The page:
Cost of floating farms on the rise
In wetland areas of Pirojpur, farming on floating seedbeds called “dhap” is a tradition that spans centuries. Primarily constructed from water hyacinth, the seedbeds that are up to 180 feet long, four feet wide and two feet thick, allow farming in areas otherwise unavailable for regular crops. But this year, the rising cost of floating cultivation has farmers worried.
“Last year a floating seedbed cost Tk 8,000 at most,” says Mizanur Rahman from Uttar Gagan village in Nesarabad upazila, a farmer who grows vegetable seedlings on the floating beds. “This year the same dhap cost Tk 9,000. Labour costs have also risen. Last year's wage of Tk 500 for labour is up to Tk 600 this time around.”
“Farming on floating seedbeds is not like it used to be,” agrees his neighbour Ibrahim. “We have to go quite a distance to make the dhap that used to be available here.”
Each seedbed is used up to five times to grow as many as 2,000 seedlings per planting, with seedlings taking around one month to be ready for sale.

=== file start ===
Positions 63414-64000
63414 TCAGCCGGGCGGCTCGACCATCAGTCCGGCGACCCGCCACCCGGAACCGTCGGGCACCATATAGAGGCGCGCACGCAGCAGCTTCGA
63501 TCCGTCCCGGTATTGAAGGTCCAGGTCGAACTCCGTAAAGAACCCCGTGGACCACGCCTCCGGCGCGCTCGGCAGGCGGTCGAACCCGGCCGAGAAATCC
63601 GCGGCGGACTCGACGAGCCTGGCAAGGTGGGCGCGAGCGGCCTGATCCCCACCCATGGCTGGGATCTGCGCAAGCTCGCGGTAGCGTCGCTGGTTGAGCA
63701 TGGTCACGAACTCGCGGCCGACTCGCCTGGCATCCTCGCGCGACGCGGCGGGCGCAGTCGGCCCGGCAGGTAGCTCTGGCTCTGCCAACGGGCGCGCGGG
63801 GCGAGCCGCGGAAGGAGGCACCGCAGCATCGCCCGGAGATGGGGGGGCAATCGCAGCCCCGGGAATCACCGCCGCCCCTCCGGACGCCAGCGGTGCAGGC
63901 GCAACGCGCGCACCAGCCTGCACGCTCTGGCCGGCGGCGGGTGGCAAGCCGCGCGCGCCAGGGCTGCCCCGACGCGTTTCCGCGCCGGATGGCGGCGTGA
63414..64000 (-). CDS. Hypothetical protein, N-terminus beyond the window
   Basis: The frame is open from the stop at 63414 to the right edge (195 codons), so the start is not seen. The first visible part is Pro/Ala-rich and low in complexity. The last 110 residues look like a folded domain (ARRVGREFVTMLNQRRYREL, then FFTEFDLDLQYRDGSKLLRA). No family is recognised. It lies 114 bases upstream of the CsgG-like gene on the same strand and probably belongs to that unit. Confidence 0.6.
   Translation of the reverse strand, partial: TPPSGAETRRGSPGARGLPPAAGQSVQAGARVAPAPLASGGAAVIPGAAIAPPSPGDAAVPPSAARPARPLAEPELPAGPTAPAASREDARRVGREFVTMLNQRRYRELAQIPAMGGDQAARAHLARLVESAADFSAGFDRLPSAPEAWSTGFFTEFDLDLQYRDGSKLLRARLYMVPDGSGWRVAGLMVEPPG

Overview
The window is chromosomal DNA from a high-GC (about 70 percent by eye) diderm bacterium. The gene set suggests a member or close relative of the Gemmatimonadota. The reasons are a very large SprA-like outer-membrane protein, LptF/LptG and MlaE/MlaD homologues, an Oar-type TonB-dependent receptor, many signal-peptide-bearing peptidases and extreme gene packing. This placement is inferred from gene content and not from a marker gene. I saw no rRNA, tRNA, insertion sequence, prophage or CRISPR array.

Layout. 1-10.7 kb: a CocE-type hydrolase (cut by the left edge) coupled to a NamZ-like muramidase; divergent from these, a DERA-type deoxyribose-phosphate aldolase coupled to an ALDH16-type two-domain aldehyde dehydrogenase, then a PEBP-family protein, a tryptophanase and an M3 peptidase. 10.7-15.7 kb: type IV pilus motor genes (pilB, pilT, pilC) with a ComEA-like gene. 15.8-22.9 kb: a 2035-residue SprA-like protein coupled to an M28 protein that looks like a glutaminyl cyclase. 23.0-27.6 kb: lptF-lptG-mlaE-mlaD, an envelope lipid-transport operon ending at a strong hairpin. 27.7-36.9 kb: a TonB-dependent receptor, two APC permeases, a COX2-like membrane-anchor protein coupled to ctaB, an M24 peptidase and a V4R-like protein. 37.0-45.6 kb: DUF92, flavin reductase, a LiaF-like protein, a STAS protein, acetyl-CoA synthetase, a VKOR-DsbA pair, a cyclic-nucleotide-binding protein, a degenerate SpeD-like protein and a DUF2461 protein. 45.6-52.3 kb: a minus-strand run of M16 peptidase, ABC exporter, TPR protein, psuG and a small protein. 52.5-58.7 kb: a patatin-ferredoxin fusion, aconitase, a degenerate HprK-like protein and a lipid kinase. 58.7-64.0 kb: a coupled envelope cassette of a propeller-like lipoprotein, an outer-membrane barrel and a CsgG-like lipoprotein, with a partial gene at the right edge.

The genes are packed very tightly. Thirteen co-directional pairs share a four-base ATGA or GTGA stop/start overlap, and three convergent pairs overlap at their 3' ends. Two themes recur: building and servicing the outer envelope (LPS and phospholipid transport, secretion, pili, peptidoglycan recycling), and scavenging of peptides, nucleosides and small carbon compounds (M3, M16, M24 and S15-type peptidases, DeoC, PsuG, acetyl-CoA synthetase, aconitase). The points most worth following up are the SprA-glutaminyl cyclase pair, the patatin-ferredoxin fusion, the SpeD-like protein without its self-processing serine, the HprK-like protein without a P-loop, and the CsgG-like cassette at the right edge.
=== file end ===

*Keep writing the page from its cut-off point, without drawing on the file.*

Floating cultivation is suitable for a wide variety of crops including beans, bitter gourd, papaya, brinjal, beet, pumpkin, tomato and chilli. This farming method is widely seen in Nazirpur and Nesarabad upazilas of Pirojpur and the neighbouring Banaripara upazila of Barisal. The season lasts five months from June.
Traditionally, farmers' costs have hovered around Tk 2.5 per seedling, with an expected profit of around Tk 2 per plant. Profits are highest early in the season when seedlings from other areas are yet to reach local markets.
It's not only the cost of the seedbeds and labour that have gone up, but also of several of the different fungicides and pesticides farmers use. Moreover, profits are readily influenced by weather conditions, particularly an excess of rain.
“If it rains heavily the seedlings grow very quickly,” says Saidul Islam, a farmer from Mugarjhor village in Nazirpur upazila. “Tall seedlings are less valued by buyers.”
This year floating seedbeds have been used on 290 hectares of Pirojpur marshland. Last year, district-wide, around one crore seedlings were produced using this unique farming method.